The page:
Sermon: “God’s Home: Sacrifice Lives Here”

On November 11, 2018, the 25th Sunday after Pentecost, Pastor Jenny Smith Walz preached a sermon titled  “Sacrifice Lives Here” from the series ‘God’s Home’. Her text is from Mark 12: 38-44 and Hebrews 9:24-28.

To hear the sermon live, go to the Princeton United Methodist Church Facebook page

Also the sermon will be podcast soon on this webpage under the category “worship”.

 

 

 

As we look around today – here and elsewhere – what draws our attention? Who draws our attention?

Jesus and disciples sitting in the Temple observing. It’s easy to see the Scribes of the Temple doing their ritual thing. It’s easy to see the grandeur of the temple itself, its large stones. It’s not so easy to see the widow who is giving her two tiny lepta coins – it’s easy to overlook her, but it’s also hard to really see her because she exposes something in us we don’t particularly like to see. (but we’ll get to that in a moment).  What or who draws your attention – this morning while in worship, but also as you go about your day?

 

 

Taking a tour of God’s Home – Yes, God is everywhere. Particularly focusing on the Kingdom of God /Kin-dom. Peace, sharing, balance, let God be our God, love lives here. So does sacrifice.

Sacrifice – really risky to talk about because in today’s world sacrifice often means something very different from an act of devotion or worship, which it’s Latin roots would indicate it means. Comes from:  “sacred” and “to make” – sacrifice is something of value offered as an act of devotion or worship to God. 

In the US often it means: 

  • ● giving up more than should be given up;
  • ● asking those in the working class and those who are poor to bear the weight of tax cuts that benefit those who are wealthier; 
  • ● it often means expecting people to stay in exploitative situations in the name of
    • ○ virtue or
    • ○ some diminished concept of love
    • ○ the American Dream
    • ○ in order to just get by
  • ● It often carries an expectation of loss of self, sometimes in the hope of gaining power or reward or favor as a result;
  • ● Our non-sacred version of sacrifice often means holding up women like the widow in our story as a beautiful example without looking a little more closely.

She is where a lot of women in our world end up (Karoline Lewis reminds us) – sandwiched between violence and power. She is overlooked. Partly because she is exactly where she’s expected to be and where people in power like to keep her, lest they end up like her. It’s easy for us to look around this story and observe the widow and identify with her, even though few, if any, of us will actually do what she is doing. She is giving everything she has away. Everything. She’s completely trusting God and the system in which she lives.  Rather we are much more likely to overlook the widows of our day as the Scribes are so good at doing. We don’t want to be powerless like her. And we are afraid that to actually help her might demand the kind of sacrifice she demonstrates.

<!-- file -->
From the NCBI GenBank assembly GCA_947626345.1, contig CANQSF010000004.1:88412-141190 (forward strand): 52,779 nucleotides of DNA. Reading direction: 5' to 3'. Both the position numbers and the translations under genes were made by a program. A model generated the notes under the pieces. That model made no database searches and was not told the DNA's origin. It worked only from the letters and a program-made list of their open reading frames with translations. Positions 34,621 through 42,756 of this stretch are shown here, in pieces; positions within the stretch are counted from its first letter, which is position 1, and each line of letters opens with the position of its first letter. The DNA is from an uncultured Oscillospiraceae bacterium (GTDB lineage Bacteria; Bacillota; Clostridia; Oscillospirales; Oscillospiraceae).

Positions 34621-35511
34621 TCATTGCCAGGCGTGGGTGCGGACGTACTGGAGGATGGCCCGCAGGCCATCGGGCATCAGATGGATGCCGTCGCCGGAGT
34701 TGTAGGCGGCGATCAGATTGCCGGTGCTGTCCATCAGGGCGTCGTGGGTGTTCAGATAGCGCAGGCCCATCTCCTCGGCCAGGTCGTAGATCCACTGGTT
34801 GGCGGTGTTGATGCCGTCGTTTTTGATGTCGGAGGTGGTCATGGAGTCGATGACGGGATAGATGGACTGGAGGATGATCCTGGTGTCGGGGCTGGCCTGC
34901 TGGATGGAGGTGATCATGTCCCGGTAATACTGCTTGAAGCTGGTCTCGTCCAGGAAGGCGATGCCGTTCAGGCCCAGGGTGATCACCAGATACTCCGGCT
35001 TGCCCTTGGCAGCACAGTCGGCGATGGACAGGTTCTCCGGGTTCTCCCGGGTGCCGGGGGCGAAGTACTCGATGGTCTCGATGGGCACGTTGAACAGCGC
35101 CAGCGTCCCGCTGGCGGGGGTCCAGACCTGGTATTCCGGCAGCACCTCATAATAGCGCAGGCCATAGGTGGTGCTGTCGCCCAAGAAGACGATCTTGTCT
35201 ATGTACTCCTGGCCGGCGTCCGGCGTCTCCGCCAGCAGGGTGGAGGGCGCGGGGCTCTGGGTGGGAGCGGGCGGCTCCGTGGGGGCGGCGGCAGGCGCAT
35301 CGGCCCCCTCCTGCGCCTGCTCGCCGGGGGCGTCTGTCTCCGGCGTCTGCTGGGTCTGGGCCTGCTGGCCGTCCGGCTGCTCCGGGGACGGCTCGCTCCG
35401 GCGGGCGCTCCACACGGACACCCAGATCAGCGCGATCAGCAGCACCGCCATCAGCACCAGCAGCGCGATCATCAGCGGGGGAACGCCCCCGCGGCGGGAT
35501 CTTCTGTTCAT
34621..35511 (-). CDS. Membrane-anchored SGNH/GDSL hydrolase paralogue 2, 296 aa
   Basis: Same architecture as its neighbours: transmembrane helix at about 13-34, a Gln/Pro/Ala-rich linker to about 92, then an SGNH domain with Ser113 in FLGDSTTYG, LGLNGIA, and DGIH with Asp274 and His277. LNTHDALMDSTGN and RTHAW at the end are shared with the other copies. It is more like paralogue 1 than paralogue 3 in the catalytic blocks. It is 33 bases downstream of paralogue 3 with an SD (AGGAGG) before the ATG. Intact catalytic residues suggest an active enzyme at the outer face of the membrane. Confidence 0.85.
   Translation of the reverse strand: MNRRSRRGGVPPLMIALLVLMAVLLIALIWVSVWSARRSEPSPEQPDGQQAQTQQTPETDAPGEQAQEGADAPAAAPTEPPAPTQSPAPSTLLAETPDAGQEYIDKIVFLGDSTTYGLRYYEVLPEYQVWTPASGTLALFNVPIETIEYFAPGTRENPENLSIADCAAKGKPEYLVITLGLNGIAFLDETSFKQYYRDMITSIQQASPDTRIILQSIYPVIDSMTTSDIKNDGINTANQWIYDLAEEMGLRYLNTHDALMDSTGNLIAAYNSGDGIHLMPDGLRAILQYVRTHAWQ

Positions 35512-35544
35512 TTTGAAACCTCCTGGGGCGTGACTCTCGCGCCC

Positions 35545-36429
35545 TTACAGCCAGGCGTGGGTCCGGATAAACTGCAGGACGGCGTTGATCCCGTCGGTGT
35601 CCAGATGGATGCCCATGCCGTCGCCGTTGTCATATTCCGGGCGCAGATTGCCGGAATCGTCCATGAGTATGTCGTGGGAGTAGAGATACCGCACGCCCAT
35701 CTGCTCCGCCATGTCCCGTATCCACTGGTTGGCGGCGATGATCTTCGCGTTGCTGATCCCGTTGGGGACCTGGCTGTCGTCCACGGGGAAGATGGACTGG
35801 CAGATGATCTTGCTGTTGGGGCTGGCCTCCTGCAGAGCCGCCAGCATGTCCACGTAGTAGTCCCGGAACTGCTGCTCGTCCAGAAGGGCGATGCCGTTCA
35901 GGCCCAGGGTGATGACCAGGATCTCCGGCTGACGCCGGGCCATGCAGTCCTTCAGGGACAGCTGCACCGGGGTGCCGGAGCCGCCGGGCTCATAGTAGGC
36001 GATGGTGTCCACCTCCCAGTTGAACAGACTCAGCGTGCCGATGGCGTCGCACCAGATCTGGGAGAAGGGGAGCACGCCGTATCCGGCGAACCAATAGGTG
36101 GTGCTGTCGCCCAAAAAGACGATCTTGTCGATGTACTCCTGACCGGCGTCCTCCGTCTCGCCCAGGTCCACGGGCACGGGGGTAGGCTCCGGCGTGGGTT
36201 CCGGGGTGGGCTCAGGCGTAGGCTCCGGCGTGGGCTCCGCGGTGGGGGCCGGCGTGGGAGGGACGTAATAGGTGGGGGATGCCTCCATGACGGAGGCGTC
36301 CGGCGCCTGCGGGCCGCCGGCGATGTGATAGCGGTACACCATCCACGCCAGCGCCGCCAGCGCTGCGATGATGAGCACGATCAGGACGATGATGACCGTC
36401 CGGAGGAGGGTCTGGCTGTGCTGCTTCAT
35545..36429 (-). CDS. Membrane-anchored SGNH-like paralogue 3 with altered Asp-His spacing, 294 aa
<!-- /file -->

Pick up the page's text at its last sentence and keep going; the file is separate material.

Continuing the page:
It’s tricky because Sacrifice does indeed live here in God’s Kin-dom. Yet, it’s so easy for that sacrifice to fall off the thin edge into exploitation at the hands of us who are terrified to sacrifice in the ways God actually asks, terrified to sacrifice our own power or position or privilege or security or wealth. Not unlike the particular Scribes Jesus is observing that day. No one was going to overlook them! These were men who had PhDs in the law of Moses, the Torah. They were credentialed specialists. They were the insiders at the temple, among the Jerusalem elite. And their power is given largely by Rome at this stage in history. They were not easily overlooked because the system was designed to entice our attention toward them. 

We, like the Scribes Jesus is observing, love our power and our symbols of it – long robes, long prayers, public adoration, best seats in the temple and at the banquet table. 

What symbols of power, position, privilege, wealth do you wear? Which ones help you and others know your position in the world? What might it mean for us to take them off?

This is the last scene of Jesus’s public ministry. This is the last week of Jesus’s life. Not long after this, Jesus will sit with his disciples and take off his robe. He will take on the role of a servant and wash the feet of his disciples. He will tell them to love one another. Just as I have loved you, you should love one another.  No one has greater love than this to lay down one’s life for one’s friends. I have called you friends. 

 

Jesus gave his whole self as a sacrifice, He died, gave himself over to death. He did this without losing himself – he didn’t become less of Jesus, less Christ, less son of God. Yet he gave up his power. He allowed others to have power over him. And he did this all in love – an act of love, laying down his life for his friends. 

Sacrifice is about giving away power for the sake of love that others might be free and have life more fully.  It’s about offering ourselves fully, our whole selves, that we might make our lives sacred.

What draws the attention of God?  Sacrifice. Not because God needs it or demands it or because God is keeping score. In that temple – Jesus is telling his disciples – right here in my presence and in this widow’s, you find yourself in God’s home. Because here’s where sacrifice lives, whole trust, love of God, 

What robes of power are you being invited to take off, to sacrifice today?

Who needs you to lay down power and privilege and your own safety such that he or she might be able to live more fully, more freely? To whom is God sending you to love in this most difficult and powerful way?

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